With a number of new regulations in the private rented sector, it’s more important than ever for buy-to-let landlords to know and keep up with the latest rules, regulations and best practice.
In recent years, the buy-to-let market has become more professionalised. While increased regulation is not always popular, it does mean there’s more accountability within the private rented sector. And this is further improving the standards of the sector.
There have been a number of recent regulation changes buy-to-let landlords need to be aware of. Here are some of the new rules all landlords need to know about.
Electrical safety standards
Landlords need to ensure that all of their privately rented properties comply with the new electrical safety regulations. This is part of the government’s drive to improve standards across the private rented sector.
These new rules are in place to ensure all fixed electrical installations and wiring are checked and tested by a qualified electrician. This includes sockets, wiring, fuse box and any other fixed electrical parts.
If any remedial work is necessary to fix any faults, landlords must hire a qualified person to carry this work out. Once all electrical fixtures and fittings are compliant, landlords should obtain a written report and supply this to their tenants.
Updated Right to Rent rules
Due to the COVID-19 pandemic, Right to Rent checks have been undertaken by video call with a scanned photo or copy of the original documents since March 2020. As things stand, letting agents and landlords will need to revert to in-person checks from 1 September. The exception is checks for tenants with a Home Office status.
There are new changes for EU, EEA and Swiss nationals that come into effect from 1 July due to Brexit. Moving forward, Right to Rent checks will be based on immigration status instead of national identification.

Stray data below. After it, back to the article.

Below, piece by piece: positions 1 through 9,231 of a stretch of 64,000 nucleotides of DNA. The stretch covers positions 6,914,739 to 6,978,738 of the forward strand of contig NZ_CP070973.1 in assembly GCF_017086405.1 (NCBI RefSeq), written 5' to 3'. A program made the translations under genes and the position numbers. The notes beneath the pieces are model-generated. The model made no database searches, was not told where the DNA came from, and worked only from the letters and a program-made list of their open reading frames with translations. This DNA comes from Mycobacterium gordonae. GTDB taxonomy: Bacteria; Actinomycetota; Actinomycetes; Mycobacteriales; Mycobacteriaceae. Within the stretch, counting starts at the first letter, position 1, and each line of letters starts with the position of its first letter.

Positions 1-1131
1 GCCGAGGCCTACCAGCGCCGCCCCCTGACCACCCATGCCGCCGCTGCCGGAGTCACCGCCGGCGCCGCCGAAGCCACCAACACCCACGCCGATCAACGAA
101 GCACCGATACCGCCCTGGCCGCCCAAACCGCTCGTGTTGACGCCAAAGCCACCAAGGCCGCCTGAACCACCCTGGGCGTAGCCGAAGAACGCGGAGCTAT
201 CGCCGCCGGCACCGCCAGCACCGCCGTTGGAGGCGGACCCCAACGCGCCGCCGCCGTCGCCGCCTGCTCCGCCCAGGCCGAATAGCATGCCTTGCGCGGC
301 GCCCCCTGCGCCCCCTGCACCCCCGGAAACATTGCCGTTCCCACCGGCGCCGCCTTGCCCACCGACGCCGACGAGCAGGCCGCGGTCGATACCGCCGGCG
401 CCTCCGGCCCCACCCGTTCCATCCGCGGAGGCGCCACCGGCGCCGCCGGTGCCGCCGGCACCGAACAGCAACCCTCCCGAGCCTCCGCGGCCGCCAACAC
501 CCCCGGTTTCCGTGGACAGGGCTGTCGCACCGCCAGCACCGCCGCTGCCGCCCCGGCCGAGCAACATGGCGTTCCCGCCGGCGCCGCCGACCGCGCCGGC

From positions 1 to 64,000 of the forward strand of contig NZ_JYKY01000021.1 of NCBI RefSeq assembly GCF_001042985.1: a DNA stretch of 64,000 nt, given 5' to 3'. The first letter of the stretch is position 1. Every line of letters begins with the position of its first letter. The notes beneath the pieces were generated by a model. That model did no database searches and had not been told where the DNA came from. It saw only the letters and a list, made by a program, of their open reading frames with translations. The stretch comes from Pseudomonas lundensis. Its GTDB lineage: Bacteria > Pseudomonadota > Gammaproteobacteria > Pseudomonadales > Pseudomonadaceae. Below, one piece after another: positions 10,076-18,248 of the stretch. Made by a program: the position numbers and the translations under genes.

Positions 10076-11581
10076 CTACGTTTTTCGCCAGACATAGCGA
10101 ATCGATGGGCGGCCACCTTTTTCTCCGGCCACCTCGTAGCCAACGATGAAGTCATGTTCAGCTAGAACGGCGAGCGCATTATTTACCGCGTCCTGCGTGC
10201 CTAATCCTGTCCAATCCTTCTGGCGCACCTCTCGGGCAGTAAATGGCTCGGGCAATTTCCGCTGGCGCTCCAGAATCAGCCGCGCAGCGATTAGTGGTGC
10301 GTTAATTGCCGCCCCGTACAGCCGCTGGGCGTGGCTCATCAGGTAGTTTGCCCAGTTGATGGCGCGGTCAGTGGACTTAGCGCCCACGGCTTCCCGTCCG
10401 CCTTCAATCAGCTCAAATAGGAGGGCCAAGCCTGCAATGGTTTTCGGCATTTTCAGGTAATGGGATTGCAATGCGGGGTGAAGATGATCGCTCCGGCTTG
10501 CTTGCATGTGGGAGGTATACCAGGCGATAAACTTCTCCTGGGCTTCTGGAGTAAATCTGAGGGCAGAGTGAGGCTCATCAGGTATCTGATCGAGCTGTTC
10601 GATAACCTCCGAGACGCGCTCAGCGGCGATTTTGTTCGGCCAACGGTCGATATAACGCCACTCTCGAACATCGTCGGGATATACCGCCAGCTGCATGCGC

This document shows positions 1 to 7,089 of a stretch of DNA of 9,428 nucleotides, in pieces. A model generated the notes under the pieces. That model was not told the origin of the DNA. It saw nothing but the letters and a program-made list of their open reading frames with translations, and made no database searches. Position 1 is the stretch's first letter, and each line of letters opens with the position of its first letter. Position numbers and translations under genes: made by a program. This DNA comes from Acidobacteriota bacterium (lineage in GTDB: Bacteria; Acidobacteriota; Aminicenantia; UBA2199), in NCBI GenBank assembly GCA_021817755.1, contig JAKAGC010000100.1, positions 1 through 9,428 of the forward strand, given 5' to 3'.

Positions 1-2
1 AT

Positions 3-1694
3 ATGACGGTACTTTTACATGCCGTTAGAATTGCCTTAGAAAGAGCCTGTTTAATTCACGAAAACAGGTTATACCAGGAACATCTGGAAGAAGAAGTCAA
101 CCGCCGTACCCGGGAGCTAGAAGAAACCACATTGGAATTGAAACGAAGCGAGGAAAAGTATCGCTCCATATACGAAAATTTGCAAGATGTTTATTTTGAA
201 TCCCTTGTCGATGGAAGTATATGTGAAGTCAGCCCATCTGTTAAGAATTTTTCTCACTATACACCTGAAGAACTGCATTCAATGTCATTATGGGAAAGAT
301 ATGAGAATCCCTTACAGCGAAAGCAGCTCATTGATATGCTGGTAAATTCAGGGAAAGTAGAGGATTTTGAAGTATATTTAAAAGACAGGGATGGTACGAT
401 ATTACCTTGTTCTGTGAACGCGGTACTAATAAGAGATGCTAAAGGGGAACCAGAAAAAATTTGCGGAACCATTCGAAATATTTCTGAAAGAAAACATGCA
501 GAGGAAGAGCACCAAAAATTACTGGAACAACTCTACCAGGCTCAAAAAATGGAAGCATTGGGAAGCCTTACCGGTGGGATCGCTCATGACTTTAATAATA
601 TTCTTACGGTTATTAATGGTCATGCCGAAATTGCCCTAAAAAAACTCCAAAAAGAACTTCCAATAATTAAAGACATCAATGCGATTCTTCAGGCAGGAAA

Prospective tenants who successfully applied for a UK visa or to the EU Settlement Scheme will need to provide evidence of their immigration status. The government has a code of practice on how Right to Rent checks must be carried out.
Changing notice periods and eviction notices
Throughout the pandemic, the government put a ban on evictions and added longer notice periods of six months in England. Eviction notice periods have been lowered. Since 1 June, landlords must give tenants at least four months’ notice for repossession.
There are also new forms for Section 8 and 21 notices. These documents are always available on the government’s website. Landlords must ensure they provide the most up-to-date version when serving notice.
As things stand, notice periods will return to pre-pandemic levels from 1 October. This will be subject to progress with the roadmap out of lockdown and public health advice.
Prepare for future changes
There have been many changes for buy-to-let landlords in recent years. And additional reforms are coming forward in the private rented sector later this year.
Announced in the Queen’s Speech, the government’s consultation response on reforming tenancy law and abolishing Section 21 is expected to come forward later this year. Proposals of the lifetime tenancy deposit scheme is also likely to come forward.
A white paper on renting reform will be published in autumn of this year. After that, legislation will likely follow shortly afterwards. Because of this, buy-to-let landlords will need to prepare for these changes.
Whether you’re an experienced property investor or a small first-time buy-to-let landlord, the rules apply to everyone. It’s important that landlords continue to keep ahead of updated rules and regulations.
Angela Davey, president of ARLA Propertymark, says: “Whether you’re an accidental landlord or a professional one, the same rules apply, so it’s essential you’re up to speed before marketing your property.
“You are ultimately allowing a stranger into your biggest asset and therefore it is critical that you do your research, keeping in mind all parties with a vested interest in the property. If you haven’t complied with all these important steps at the start of the tenancy, you may find yourself in a vulnerable position should anything go wrong.”
There is a wealth of knowledge available to buy-to-let landlords. Bodies such as the ARLA Propertymark, National Residential Landlords Association and British Landlords Association are good places to start. The government also offers a raft of resources on rules and regulations.